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Tip #8: Implement the A La Carte Method

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This is Tip #8 of the Save $1,000 in 30 Days Challenge.

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Today, we’re going to implement the A La Carte Method to save money on the subscriptions you’re paying for.

People spend an enormous amount on subscriptions without ever realizing it. Not only are the payments automatically sent, but it takes active effort — and acknowledging that you’ve been paying for something you don’t need — to cancel a subscription…which means it’s easier to do nothing than to cancel the subscription. Here’s a very conservative estimate of someone spending $1,824/year on subscriptions.

I’ll tell you guys about a subscription I had to a marketing service. I signed up for it about 4 months ago to get the free trial and see if it was worthwhile, and it was pretty decent — but it cost $100/month. After about a month, I knew I wasn’t getting the value I needed out of it — but I couldn’t bring myself to cancel it. I put it in my calendar to cancel, but the day would come and go and I just didn’t do it. Then I would see a new email pop up in my inbox about some new stuff they had added, so I filed it under “Toread,” thinking I “really should” check this out. You know how you feel when you know you should do something, but just can’t bring yourself to do it? That’s exactly how I felt — until 3 months later, when I finally canceled it. Even though it cost me $300 more than it should have, it was a lesson well learned.

Today’s tip, the A La Carte Method, is a way to avoid just that:

The A La Carte Method takes advantage of psychology to cut our own spending….cancel all the discretionary subscriptions you can: your magazines, annual Rhapsody plan, cable — even your gym.

* Instead of paying for a ton of channels you never watch on cable, buy only the episodes you watch for $1.99 each off iTunes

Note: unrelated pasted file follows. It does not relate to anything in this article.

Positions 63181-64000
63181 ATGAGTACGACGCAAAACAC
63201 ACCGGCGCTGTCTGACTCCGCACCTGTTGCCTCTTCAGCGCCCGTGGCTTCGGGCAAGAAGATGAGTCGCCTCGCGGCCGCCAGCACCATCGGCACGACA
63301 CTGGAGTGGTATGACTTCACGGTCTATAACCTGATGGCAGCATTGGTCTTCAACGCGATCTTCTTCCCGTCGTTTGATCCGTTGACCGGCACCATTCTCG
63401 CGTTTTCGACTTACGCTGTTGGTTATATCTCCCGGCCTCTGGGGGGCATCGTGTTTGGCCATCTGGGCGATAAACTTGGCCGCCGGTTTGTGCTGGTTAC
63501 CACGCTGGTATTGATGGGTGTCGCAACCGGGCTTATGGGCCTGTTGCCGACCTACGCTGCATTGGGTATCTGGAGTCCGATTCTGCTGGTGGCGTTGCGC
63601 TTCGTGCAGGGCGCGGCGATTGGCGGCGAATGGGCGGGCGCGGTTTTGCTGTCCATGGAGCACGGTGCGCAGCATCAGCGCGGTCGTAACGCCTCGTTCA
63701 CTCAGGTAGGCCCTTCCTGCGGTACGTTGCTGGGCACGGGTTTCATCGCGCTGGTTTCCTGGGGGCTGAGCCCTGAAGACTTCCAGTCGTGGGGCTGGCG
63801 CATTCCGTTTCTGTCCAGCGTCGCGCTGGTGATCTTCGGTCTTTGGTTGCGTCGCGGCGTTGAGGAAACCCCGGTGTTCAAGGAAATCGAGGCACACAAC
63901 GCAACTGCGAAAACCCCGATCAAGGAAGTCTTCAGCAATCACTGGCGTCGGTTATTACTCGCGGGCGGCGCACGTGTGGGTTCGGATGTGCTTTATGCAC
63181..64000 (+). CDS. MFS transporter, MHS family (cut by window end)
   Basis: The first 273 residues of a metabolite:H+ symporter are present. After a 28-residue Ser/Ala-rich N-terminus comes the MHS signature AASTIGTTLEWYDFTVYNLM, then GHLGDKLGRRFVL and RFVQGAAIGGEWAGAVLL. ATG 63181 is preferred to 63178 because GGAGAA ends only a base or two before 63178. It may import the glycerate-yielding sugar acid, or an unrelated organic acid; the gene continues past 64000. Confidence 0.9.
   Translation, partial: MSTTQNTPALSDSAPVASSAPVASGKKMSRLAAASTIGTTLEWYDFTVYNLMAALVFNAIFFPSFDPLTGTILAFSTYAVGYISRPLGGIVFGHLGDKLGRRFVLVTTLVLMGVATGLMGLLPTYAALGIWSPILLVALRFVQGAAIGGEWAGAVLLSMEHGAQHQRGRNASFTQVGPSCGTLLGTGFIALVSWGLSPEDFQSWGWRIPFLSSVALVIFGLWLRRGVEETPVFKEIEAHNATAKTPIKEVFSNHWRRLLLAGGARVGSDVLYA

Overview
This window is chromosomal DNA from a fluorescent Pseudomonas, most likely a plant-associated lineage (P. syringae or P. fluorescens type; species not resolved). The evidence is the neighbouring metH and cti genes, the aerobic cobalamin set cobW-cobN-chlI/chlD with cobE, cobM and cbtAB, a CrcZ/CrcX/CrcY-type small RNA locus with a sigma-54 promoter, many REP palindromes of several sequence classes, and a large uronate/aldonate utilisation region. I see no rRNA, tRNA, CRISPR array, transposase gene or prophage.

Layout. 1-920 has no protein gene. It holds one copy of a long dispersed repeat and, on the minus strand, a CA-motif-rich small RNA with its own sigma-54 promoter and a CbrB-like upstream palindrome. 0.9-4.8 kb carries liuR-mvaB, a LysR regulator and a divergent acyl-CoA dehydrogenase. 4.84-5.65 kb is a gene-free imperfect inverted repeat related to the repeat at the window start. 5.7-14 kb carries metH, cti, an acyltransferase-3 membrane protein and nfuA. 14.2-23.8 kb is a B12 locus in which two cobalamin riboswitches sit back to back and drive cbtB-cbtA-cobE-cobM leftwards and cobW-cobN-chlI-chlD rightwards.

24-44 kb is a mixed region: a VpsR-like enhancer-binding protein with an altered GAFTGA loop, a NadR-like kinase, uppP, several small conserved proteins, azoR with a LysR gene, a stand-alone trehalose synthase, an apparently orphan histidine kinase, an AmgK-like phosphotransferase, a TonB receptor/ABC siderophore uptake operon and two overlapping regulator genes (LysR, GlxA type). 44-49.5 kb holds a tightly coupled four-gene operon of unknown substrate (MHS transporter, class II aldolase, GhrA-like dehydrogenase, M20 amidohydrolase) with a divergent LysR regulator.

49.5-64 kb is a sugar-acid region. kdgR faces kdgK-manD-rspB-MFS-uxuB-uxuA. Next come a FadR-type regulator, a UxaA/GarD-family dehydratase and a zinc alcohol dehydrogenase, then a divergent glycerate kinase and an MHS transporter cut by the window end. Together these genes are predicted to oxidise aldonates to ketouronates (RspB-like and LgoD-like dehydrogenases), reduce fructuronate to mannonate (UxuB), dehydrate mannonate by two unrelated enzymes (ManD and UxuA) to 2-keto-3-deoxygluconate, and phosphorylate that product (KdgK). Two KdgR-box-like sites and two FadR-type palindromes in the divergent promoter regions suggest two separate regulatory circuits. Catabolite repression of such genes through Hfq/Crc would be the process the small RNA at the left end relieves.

* Buy a day pass for the gym each time you go (around $5-$10)
* Buy songs as you want them for $0.99 each from Amazon or iTunes

Read about the A La Carte method in detail.

Here’s what to do: Today, cancel enough subscriptions to equal $50. If you can do more, great. Here are links to common subscription items to target:

Netflix: http://www.netflix.com: $9/month for basic unlimited. Downgrade to $5/month. Savings: $5-9/month.

Tivo: http://www.tivo.com: $13/month.

Cellphone: http://www.att.com/wireless or http://www.verizonwireless.com or http://www.tmobile.com or http://www.sprintpcs.com. Most people probably won’t cancel their phone, but as an example of optimizing your existing spending, you can save $20/month by going from Verizon’s second-lowest plan ($60) to their lowest plan ($40). We already talked about how to do this earlier in the challenge.

Cable: http://www.comcast.net or http://www.timewarnercable.com or http://www.dishnetwork.com or http://www.rcn.com (Don’t want to cancel everything? At the very least, cancel the Premium channels and get basic cable.). Savings: $50/month for Time Warner Digital Cable.

Amazon Prime: http://www.amazon.com (cancel Amazon Prime – plus, it will make you buy fewer books) – $79 annually or $7/month

Magazines: Look in them and cancel them. Buy them off eBay or get them at the library.

Other online services: http://www.audible.com or any other online services. Can you live without them?